Originally posted on August 26, 2011
A recent study found that boys do not like talking about their problems because they find it pointless and strange:
“For years, popular psychologists have insisted that boys and men would like to talk about their problems but are held back by fears of embarrassment or appearing weak,” said Amanda J. Rose, associate professor of psychological sciences in the MU College of Arts and Science. “However, when we asked young people how talking about their problems would make them feel, boys didn’t express angst or distress about discussing problems any more than girls. Instead, boys’ responses suggest that they just don’t see talking about problems to be a particularly useful activity.”
Rose and her colleagues conducted four different studies that included surveys and observations of nearly 2,000 children and adolescents…. [B]oys did not endorse some negative expectations more than girls, such as expecting to feel embarrassed, worried about being teased, or bad about not taking care of the problems themselves. Instead, boys reported that talking about problems would make them feel “weird” and like they were “wasting time.”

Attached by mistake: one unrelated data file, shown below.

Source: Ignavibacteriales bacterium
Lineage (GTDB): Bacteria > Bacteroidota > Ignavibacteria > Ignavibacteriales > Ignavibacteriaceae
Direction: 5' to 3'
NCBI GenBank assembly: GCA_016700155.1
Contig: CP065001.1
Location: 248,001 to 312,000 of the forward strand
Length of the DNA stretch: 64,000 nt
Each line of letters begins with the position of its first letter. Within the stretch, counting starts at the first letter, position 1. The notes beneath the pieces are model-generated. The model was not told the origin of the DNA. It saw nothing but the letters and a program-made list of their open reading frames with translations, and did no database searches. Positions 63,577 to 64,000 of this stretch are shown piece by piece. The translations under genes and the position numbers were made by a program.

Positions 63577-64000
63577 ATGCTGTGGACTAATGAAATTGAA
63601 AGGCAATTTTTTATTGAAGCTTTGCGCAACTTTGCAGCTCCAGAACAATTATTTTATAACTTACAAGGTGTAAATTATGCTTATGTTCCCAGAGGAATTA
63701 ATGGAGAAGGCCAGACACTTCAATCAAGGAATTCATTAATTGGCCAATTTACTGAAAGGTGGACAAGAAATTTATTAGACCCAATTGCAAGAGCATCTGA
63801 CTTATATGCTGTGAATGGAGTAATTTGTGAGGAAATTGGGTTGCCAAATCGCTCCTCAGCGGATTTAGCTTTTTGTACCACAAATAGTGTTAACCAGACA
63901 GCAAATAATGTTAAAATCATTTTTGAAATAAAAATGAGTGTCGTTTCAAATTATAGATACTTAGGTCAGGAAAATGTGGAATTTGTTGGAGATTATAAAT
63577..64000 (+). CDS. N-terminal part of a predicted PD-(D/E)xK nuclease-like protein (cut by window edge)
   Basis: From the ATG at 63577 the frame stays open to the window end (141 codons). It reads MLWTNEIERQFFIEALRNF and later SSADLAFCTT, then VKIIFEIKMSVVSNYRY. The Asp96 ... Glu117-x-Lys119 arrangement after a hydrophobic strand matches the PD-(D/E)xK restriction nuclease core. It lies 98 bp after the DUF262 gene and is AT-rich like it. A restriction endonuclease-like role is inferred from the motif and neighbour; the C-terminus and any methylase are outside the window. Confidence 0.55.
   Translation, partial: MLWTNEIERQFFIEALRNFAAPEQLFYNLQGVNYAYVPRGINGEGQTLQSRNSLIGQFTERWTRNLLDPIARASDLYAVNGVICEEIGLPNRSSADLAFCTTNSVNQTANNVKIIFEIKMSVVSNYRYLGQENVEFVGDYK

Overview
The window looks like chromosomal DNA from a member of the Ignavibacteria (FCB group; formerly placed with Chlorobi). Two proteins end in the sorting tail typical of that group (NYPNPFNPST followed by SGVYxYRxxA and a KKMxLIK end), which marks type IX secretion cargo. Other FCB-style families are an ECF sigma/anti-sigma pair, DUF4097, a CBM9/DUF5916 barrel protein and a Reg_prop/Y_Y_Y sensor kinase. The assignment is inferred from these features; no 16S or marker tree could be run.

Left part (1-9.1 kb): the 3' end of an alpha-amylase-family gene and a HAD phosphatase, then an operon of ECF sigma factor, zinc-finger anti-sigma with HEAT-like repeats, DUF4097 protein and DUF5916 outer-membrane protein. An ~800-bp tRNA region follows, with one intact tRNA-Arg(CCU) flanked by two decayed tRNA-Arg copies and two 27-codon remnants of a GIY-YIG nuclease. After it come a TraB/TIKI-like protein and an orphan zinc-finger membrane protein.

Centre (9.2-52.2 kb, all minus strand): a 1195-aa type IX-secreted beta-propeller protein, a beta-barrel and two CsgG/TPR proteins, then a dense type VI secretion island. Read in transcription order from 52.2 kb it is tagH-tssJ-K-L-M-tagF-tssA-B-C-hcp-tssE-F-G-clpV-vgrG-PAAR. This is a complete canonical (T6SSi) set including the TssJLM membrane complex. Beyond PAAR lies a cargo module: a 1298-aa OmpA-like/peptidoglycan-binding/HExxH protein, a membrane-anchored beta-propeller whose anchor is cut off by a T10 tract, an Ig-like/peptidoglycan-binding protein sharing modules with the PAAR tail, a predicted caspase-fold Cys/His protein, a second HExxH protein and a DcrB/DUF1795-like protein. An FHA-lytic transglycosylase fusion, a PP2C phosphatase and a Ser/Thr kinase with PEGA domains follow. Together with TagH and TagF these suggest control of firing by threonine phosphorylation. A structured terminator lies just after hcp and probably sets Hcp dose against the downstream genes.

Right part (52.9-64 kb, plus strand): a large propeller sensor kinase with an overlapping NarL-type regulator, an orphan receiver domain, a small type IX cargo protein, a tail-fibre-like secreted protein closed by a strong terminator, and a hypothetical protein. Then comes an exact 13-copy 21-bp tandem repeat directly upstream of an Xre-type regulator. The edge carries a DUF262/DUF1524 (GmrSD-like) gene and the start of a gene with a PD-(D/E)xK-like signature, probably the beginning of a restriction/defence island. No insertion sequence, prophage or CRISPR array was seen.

Rose went on to state that parents should take a more balanced approach when dealing with boys. She suggested that parents should stress the importance of talking about some problems while acknowledging that they may be “‘barking up the wrong tree’ if they think that making boys feel safer will make them confide.”
There are numerous reasons why the studies reached these conclusions. One reason is cultural. Boys are taught to deal with their problems on their own. Another is that males are more assertive than females, and may seek to solve their own problems rather than ask for help. Another is that boys may cope with their problems in different ways. Males do tend to be more action oriented, so talking about something may be less effective for them.
That said, the researcher shows that the feminized approach is not always the answer. I have experienced this personally in dealing with my childhood issues and in seeing how other male survivors cope. Many of the most stable, grounded survivors I have met never went to therapy. They found other methods of addressing the problems they developed as a result of abuse. Obviously this is not a one-size-fits-all solution. Some things do need to be talked about. But falling back on telling boys to behave like girls seems to prove absolutely pointless to boys.